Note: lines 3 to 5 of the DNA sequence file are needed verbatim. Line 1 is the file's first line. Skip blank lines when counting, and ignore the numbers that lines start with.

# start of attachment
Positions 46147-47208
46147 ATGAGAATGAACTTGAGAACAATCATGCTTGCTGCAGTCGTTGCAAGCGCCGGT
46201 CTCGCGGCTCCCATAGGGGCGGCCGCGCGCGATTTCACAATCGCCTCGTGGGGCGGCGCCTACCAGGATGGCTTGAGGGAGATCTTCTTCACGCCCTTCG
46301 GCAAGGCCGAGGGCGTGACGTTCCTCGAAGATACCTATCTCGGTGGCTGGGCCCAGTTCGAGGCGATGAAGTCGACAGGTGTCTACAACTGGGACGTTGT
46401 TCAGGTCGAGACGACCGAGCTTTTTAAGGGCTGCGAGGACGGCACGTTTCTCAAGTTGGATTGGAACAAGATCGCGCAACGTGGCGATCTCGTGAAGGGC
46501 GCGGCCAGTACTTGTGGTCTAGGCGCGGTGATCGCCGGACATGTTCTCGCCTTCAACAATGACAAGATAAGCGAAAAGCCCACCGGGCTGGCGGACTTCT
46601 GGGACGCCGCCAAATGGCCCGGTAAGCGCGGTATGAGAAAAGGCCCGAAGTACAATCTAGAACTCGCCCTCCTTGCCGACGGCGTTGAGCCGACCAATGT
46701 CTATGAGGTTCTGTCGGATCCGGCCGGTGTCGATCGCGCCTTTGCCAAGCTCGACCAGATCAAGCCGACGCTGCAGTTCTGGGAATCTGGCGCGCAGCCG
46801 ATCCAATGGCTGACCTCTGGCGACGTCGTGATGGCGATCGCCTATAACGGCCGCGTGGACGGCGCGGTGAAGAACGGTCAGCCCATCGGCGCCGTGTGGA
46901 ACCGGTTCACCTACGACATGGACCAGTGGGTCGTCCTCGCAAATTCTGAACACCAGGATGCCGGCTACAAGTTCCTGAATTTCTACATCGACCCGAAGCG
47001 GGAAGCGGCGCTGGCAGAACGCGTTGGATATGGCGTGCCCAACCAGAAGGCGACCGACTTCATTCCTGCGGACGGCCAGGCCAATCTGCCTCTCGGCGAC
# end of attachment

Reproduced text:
46201 CTCGCGGCTCCCATAGGGGCGGCCGCGCGCGATTTCACAATCGCCTCGTGGGGCGGCGCCTACCAGGATGGCTTGAGGGAGATCTTCTTCACGCCCTTCG
46301 GCAAGGCCGAGGGCGTGACGTTCCTCGAAGATACCTATCTCGGTGGCTGGGCCCAGTTCGAGGCGATGAAGTCGACAGGTGTCTACAACTGGGACGTTGT
46401 TCAGGTCGAGACGACCGAGCTTTTTAAGGGCTGCGAGGACGGCACGTTTCTCAAGTTGGATTGGAACAAGATCGCGCAACGTGGCGATCTCGTGAAGGGC